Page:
Thursday, February 25, 2010
When I first discovered the world of Formula 1, its composition was quite different from that of today. One of the significant losses for present day F1 is the extinction of the 'Gentleman Driver'--the sportsman who partook out of pure enthusiasm and who was, more often than not, wealthy to some degree. It could be argued that all drivers of the era were pure sportsmen as the pay they received for risking their lives was nominal. Ferrari went so far as requiring his drivers--John Surtees, for example--to purchase a Ferrari road car for PR purposes. In addition to gentleman drivers, there was one notable 'Gentleman Owner' in Formula 1. His name was Rob Walker, heir to Johnnie Walker Scotch. When I became aware of him, he was campaigning a Cooper-Maserati driven by the Swiss driver Jo 'Seppi' Siffert. He had previously fielded a car for Stirling Moss.
In 1966, I attended the Mexican Grand Prix in Mexico City. John Surtees, having left Ferrari, was now driving the vastly inferior Cooper-Maserati as were Jo Bonnier, Jo Siffert and Jochen Rindt. Jack Brabham and Denny Hulme were driving Brabham-Repcos and Jim Clark, Pedro Rodriguez and Pete Arundell were each in a Lotus-BRM. Graham Hill, Innes Ireland and Jackie Stewart were in BRMs. Dan Gurney was in his Eagle-Climax and Bob Bondurant drove an Eagle-Weslake. Richie Ginther and Ronnie Bucknum had Hondas. Bruce McLaren had his McLaren-Ford. Get the feeling?
Improbably, Surtees won with the Cooper-Maserati. Siffert retired with suspension failure. It was an exciting race and Surtees' win was especially gratifying after he received rather shabby treatment from Ferrari personnel at Le Mans subsequent to recovering from a bad accident and, consequently, left the team. After the race, I flew down to Acapulco for a few days. At the airport, I was standing in a rather long line for the ticket counter and found that the man in front of me was a familiar figure.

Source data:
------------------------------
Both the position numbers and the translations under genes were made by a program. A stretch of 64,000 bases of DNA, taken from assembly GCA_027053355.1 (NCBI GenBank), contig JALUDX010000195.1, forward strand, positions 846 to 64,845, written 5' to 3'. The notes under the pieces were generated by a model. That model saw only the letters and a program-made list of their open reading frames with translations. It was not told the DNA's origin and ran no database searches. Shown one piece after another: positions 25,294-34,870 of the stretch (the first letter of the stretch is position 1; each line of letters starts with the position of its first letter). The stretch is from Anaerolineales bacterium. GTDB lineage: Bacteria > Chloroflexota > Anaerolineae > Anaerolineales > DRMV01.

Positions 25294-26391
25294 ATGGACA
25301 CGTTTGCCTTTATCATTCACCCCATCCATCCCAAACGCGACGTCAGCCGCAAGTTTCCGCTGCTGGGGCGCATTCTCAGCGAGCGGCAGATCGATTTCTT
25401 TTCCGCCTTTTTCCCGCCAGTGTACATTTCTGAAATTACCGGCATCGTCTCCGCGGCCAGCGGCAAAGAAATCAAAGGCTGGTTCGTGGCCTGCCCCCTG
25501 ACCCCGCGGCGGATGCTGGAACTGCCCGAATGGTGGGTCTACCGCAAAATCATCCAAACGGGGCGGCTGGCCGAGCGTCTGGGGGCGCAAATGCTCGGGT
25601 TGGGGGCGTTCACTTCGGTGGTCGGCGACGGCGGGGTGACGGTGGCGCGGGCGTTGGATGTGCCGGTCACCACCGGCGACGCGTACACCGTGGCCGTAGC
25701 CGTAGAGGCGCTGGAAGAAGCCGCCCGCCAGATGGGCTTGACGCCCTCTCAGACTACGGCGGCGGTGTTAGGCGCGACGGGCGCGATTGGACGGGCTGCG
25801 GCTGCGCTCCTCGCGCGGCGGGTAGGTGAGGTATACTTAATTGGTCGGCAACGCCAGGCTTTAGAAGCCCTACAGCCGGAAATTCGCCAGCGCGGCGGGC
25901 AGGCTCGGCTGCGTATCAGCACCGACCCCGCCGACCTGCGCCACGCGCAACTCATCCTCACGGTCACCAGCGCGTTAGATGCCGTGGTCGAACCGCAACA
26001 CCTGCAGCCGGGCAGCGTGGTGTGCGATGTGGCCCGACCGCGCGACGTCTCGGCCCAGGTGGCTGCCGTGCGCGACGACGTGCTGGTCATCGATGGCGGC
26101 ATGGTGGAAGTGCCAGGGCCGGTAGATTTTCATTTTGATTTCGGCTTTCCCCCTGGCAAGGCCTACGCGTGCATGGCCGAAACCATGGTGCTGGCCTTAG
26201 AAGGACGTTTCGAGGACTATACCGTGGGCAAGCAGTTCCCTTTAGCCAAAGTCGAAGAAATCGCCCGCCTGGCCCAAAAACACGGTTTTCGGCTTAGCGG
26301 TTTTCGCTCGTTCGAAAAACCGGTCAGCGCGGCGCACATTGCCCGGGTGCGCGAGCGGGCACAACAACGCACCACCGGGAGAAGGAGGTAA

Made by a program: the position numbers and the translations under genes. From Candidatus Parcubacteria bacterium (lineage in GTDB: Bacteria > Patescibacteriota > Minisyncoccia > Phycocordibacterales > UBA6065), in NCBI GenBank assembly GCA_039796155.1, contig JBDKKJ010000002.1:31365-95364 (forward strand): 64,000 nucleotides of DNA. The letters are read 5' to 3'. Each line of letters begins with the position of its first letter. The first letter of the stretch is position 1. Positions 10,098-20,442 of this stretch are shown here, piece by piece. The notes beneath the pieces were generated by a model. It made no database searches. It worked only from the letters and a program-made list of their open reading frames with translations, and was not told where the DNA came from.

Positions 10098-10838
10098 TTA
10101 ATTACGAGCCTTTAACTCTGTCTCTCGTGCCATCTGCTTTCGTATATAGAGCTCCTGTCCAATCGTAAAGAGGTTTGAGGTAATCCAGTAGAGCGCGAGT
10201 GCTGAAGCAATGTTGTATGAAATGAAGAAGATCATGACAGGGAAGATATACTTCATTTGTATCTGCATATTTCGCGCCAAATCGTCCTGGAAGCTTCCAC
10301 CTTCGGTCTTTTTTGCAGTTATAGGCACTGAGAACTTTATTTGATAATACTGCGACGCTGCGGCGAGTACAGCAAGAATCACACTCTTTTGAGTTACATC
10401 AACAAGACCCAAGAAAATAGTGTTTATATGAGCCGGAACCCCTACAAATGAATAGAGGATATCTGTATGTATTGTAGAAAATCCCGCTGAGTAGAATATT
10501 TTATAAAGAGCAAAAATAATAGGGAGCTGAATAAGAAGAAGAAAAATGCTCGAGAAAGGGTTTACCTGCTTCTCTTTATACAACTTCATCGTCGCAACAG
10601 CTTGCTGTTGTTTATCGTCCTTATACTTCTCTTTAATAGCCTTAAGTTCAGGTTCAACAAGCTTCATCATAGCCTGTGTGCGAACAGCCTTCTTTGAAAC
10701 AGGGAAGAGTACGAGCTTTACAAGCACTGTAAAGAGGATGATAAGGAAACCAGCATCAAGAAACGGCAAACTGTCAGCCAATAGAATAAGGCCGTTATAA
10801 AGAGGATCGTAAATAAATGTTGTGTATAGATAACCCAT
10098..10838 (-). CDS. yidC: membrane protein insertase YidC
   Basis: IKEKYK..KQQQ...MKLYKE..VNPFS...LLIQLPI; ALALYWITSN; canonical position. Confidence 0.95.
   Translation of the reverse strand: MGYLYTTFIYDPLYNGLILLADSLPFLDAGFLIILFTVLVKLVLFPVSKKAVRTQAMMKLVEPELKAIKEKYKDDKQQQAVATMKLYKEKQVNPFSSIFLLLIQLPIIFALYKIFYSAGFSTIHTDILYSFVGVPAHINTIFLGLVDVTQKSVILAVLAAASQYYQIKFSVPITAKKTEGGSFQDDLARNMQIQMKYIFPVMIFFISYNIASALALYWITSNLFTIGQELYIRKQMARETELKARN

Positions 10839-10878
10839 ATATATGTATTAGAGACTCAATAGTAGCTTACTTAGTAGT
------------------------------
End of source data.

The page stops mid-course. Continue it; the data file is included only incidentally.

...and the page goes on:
"Pardon me, but you are Rob Walker, are you not?" I asked.
He looked surprised and replied, "I am, but how in the world would you know that?" He didn't expect to be recognized in Mexico by a teen-aged Californian, I suppose. I explained that I was an ardent follower of Formula 1, which launched us into a post mortem of the race. I mentioned that his Cooper-Maserati had an unusual nose cone with a larger opening than the normal one and asked if it was to counter high track temperatures. He was impressed that I had noticed and confirmed my assumption. Our conversation continued until we reached the counter and we bid each other farewell.
I wonder if I would ever have such a conversation with any of the current team owners.